At the end of a long, dusty red dirt road bordered by fields of maize sit several huts owned by Luzi Orphan Care. This community organization in rural Malawi receives around $500 a year to care for children orphaned by AIDS. Five hundred dollars go a long way here. We know this because we saw the organization’s meticulously kept records: Binders of crisp white pages, filed neatly in boxes, recording how those $500 were spent and how many orphans received care.
We asked the group if they needed anything. They didn’t request more money. Instead, they asked: “How are we doing? How does our work compare to others? Are there things we could do better?”
Their questions were instructive. For too long, foreign aid programs measured their worth based on the size of their budget, not on the results achieved. Fortunately, that is beginning to change. Instead of using last year’s funding amounts to justify budget requests, organizations as large as the U.S. government and as small as Luzi Orphan Care are looking to accomplish more with existing resources.
This interest in effectiveness and efficiency is being demonstrated across the foreign aid world. Increasingly, organizations are focusing on using data, evaluations (such as randomized control trials) and advanced analytics to measure results and demonstrate value for money. And they are deploying the power of technology to pinpoint where development interventions are needed.
This revolution arrives just in time. With the Trump Administration’s proposed budget portending fewer resources for foreign assistance, providers must accomplish as much as possible with available resources. In addition, better data about what well-run programs can accomplish, will help persuade the public that foreign assistance is a wise investment.
Donor governments and aid organizations should take three basic steps to generate that data:
First, every aid program should be accompanied by a rigorous framework to assess whether it achieves its goals. Backward-looking evaluations after a project’s conclusion are not enough; at that point, the donor has a powerful vested interest in ensuring that the project is deemed a success. Under those circumstances, without a pre-determined baseline against which to measure the results, a passing grade is virtually guaranteed. That kind of evaluation tells us little about whether the project achieved its intended goals or delivered good value for money.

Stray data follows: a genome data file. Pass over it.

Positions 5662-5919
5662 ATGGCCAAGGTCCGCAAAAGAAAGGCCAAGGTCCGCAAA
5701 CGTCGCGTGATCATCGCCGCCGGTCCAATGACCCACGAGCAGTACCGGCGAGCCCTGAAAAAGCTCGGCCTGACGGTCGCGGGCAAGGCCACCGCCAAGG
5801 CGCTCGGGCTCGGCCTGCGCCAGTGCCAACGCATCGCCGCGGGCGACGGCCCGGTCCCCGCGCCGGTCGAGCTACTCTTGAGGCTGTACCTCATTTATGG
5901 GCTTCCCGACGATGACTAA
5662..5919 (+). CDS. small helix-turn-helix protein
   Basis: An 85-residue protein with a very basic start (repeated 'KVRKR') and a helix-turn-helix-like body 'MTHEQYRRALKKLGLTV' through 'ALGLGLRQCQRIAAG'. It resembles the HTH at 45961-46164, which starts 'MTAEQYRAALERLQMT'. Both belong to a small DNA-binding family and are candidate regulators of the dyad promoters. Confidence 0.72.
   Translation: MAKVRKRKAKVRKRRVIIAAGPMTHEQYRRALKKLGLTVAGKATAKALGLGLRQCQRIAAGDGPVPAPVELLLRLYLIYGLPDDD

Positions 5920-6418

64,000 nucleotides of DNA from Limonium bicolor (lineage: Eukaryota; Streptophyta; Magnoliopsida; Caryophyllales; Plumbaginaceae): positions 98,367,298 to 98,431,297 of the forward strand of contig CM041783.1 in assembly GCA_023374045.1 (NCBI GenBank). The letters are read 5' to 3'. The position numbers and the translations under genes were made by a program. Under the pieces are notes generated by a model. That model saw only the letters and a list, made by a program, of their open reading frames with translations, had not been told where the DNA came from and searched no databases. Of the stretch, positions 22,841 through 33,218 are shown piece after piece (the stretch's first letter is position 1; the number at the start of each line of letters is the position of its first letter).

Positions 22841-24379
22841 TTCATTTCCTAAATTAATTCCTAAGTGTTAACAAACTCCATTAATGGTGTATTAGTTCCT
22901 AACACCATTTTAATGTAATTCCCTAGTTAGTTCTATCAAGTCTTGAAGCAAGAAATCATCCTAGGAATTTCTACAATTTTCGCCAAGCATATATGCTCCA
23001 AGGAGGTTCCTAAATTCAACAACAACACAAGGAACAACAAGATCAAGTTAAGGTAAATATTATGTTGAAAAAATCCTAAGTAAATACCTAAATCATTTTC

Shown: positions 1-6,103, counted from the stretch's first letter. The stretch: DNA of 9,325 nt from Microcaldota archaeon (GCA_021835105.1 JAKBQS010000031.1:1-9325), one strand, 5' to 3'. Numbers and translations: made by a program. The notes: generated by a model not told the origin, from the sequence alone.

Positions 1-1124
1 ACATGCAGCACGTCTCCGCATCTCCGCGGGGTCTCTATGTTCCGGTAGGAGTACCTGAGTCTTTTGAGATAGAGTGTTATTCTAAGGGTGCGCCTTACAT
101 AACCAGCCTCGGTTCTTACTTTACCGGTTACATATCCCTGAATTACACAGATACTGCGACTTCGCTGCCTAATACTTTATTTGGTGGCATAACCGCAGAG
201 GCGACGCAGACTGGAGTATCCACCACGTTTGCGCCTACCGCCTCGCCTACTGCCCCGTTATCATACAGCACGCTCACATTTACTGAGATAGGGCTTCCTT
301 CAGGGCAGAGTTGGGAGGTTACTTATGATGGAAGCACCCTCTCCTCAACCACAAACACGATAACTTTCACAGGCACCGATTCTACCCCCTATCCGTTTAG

There is a better way. Instead, before the project begins, donors and implementers should agree on the metrics, or “indicators,” they will use to measure the project’s effects. The next step is to gather baseline data for those indicators and set clear targets for project success. With baseline data and pre-determined indicators and targets, donors and implementers can rigorously measure what a project achieved.
Second, development professionals need to collect the right data—and sometimes that means collecting fewer indicators. One of the downsides of the drive to show aid effectiveness is that both donors and implementers have become overwhelmed with indicators.
For example, in a recent study in Malawi, we found that health workers collect more than 3,500 different HIV-related data elements. This means that staff at already-overburdened health facilities spend, on average, several days each month filling out reports. This takes time away from patient care and leaves little time to use the data to improve the clinic’s services.
One way to reduce this burden is for donors to better coordinate the indicators they ask governments and organizations to collect. An African health system supported by five separate donors should not have to collect five slightly different datasets to respond to each donor’s requirements.
Third, donors must analyze and use these data to better tie resources to results. Some implementing partners provide great value for money; others do not. For example, in countries receiving support from the President’s Emergency Plan for AIDS Relief (PEPFAR), we found that the unit expenditure to deliver HIV treatment varied substantially. Fortunately, a relatively new technique called Expenditure Analysis allows PEPFAR to explore why it costs more or less for different organizations to deliver similar results. Sometimes there is a straightforward reason for the higher cost: the work takes place in a remote area, labor costs are higher, and so forth. Sometimes it is a warning sign that something is amiss. This information allows planners to identify best practices that can be replicated elsewhere.
Today, the political winds are blowing against foreign aid. In this challenging climate, donors, implementers, and advocates should continue to mount a principled defense of foreign assistance. But pushing back against budget cuts is not enough: Like Luzi Orphan Care, we should strive to do better with the resources we already have.
Hannah Cooper and Tyler Smith are co-founders of Cooper/Smith, a DC-based startup that uses data to increase the effectiveness and efficiency of development programs. They previously served in the State Department’s Office of the Global AIDS Coordinator.